By Marie Gourdet

About three or four years ago an idea was introduced to William Penn, which was mostly for the seniors.  This project, which became the Senior Legacy Project, was to help seniors strive for success in the future.

These projects urge students to work with their communities.  It gives students the chance to create a successful path for them at Penn. It is important for students to do because these seniors represent William Penn. It’s important for seniors to start somewhere which will get them ready for the next challenge in life beyond high school.

These students have more opportunities given to them and it’s up to them to grasp every one of them. Students tends to think that they’re not old enough to leave a mark so they could be well remembered. They believe that they still have time pursue their dreams, either going to college or with them graduating and being in the “real world.” Honestly, isn’t this the real world? Ever since we became a high schooler we were in the real world. This high school experience is an eye opening experience that should push us to the edge where we create and learn so much about ourselves.

With the project being presented, many wonder who was the one that found this living idea? Daniel Becker, a senior English teacher at William Penn High school, was one of the teachers responsible for bringing the project that each senior has to do every year before they graduate.

The senior legacy project is about being productive and helping the community however they can. Teachers want to help students to leave Penn with a legacy whether they will stay in Delaware or not. It’s not guarantee that kids will be remembered forever because of the community service hours they did maybe a day or two, but it’s about continuing influencing the community they live in.

Becker stated, “I don’t want say guarantee but it [the senior legacy project] would increase the likelihood that kids pursue endeavors that could become legacies, be it an actual project that gets picked up in later years or maybe some kid does a project they end up pursuing for their whole life because they love it so much or they decide to open a non-profit these are viable routes to success, and I think we increased the likelihood that a student pursue something that could lead to a true legacy now versus years ago.”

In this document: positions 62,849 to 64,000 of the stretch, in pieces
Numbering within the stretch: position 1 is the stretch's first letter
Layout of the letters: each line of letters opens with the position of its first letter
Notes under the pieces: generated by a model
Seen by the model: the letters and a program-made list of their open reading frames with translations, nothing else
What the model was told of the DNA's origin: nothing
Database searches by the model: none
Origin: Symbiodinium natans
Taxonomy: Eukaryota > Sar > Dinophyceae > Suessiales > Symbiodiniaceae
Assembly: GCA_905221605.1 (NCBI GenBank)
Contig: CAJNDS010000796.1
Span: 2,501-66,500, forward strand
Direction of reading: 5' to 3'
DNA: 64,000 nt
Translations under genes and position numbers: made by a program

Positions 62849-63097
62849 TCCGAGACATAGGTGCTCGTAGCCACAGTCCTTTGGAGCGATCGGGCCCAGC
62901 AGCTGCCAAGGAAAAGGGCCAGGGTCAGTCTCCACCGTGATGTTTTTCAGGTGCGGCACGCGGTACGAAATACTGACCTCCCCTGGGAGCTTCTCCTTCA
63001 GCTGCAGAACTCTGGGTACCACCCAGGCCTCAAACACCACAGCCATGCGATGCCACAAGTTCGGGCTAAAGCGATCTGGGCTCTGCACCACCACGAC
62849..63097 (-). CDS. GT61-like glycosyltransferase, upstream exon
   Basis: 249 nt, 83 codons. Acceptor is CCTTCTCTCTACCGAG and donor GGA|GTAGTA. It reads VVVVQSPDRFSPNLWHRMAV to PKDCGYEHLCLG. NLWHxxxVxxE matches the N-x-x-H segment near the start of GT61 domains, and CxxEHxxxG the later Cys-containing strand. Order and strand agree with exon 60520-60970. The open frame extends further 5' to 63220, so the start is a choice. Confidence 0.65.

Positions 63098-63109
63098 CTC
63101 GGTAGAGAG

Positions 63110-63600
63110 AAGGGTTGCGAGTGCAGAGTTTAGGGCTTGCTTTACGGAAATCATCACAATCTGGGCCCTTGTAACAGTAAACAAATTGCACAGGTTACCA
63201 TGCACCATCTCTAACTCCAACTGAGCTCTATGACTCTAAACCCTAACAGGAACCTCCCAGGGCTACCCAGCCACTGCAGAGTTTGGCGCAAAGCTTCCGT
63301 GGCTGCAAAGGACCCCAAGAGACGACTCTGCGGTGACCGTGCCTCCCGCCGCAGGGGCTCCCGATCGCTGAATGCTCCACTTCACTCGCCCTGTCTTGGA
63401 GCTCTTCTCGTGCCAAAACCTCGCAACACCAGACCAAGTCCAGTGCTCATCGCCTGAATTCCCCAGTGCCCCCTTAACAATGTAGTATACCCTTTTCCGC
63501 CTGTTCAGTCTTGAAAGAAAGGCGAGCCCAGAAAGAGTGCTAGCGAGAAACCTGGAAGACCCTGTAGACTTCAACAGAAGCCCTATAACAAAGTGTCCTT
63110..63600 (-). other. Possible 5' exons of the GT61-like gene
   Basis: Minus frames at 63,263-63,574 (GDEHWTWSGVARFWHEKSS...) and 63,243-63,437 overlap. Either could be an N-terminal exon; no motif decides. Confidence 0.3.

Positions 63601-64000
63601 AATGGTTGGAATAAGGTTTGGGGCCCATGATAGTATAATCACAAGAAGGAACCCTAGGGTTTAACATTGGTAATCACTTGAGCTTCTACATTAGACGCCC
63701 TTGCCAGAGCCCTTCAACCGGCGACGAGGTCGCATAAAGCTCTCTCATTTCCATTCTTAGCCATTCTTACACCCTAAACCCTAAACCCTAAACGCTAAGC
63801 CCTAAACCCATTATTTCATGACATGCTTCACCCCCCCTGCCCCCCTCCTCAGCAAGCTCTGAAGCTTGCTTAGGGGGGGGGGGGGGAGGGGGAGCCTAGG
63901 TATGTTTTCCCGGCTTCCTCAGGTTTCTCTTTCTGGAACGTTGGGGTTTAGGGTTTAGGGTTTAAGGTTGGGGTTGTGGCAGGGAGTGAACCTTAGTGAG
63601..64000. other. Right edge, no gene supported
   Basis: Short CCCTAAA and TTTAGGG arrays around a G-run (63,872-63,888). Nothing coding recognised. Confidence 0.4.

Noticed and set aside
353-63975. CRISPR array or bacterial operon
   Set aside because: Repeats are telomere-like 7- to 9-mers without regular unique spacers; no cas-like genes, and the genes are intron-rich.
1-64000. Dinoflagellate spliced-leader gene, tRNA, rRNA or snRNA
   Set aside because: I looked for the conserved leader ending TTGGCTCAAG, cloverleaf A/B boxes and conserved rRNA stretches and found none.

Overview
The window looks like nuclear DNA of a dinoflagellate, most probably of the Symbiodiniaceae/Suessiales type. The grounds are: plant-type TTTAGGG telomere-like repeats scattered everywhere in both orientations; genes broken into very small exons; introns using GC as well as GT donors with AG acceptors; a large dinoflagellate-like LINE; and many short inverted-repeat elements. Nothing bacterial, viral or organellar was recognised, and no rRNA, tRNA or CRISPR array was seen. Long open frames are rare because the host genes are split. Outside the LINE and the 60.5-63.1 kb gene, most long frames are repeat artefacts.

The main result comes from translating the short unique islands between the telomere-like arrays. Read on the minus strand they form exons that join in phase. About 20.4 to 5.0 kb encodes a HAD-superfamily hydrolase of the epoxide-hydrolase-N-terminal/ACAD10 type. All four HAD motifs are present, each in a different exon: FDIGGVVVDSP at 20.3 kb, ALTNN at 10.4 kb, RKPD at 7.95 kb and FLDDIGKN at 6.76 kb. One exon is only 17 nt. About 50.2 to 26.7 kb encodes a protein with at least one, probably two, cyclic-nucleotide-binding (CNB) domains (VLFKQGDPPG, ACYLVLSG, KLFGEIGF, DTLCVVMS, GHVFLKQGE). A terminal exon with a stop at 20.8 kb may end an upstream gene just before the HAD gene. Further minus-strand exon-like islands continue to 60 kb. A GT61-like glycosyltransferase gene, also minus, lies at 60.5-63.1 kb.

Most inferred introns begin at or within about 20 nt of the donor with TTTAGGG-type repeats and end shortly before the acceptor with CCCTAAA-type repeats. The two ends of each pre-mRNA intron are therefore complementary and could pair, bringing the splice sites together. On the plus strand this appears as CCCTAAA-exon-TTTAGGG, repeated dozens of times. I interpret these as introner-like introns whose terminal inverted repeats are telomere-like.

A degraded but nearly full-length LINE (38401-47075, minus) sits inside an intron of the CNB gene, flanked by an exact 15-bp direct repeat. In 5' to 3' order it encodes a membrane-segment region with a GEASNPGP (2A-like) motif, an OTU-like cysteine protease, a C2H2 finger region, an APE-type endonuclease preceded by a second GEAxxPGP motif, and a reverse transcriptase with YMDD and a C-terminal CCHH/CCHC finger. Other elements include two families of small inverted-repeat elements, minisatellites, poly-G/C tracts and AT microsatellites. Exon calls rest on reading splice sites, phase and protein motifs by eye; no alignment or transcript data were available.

Becker stated that not all students wanted to complete this project and this is something he usually tell them to convince each one that it’s worth doing.

He said, “One it’s for grades, that’s usually pretty convincing for most kids. But any kids that actually tell me that they want to do it just for a grade, I try to explain to them It’s an opportunity beyond than just a grade, it’s a resume write-off. I had a girl wrote a Paws for people project last year by herself and she was able to put it on her resume for both college and job applications. That’s just one example. The personal gains are tremendous. Gaining confidence and speaking with adults, just confidence in yourself. There’s so much potential for this project to help a student grow.”

This project also helps improve people’s perspective of Penn.

“At this point, with pushing kids into the community to do things and assert themselves, we’re hopefully creating more positive impact, more positive opportunities and examples for community members to see William Penn students at work as opposed to before which was happenstance. Now we actually have a project that pushes them to be that positive role model in the community,” Becker said.

Overall, this project is tied to Penn’s own legacy, especially in it’s 50th anniversary.  nonetheless and Becker explained how the project connects with Penn’s legacy over the 50th anniversary. William Penn has continued to create more opportunities for students over the years and that’s what makes William Penn successful.

 

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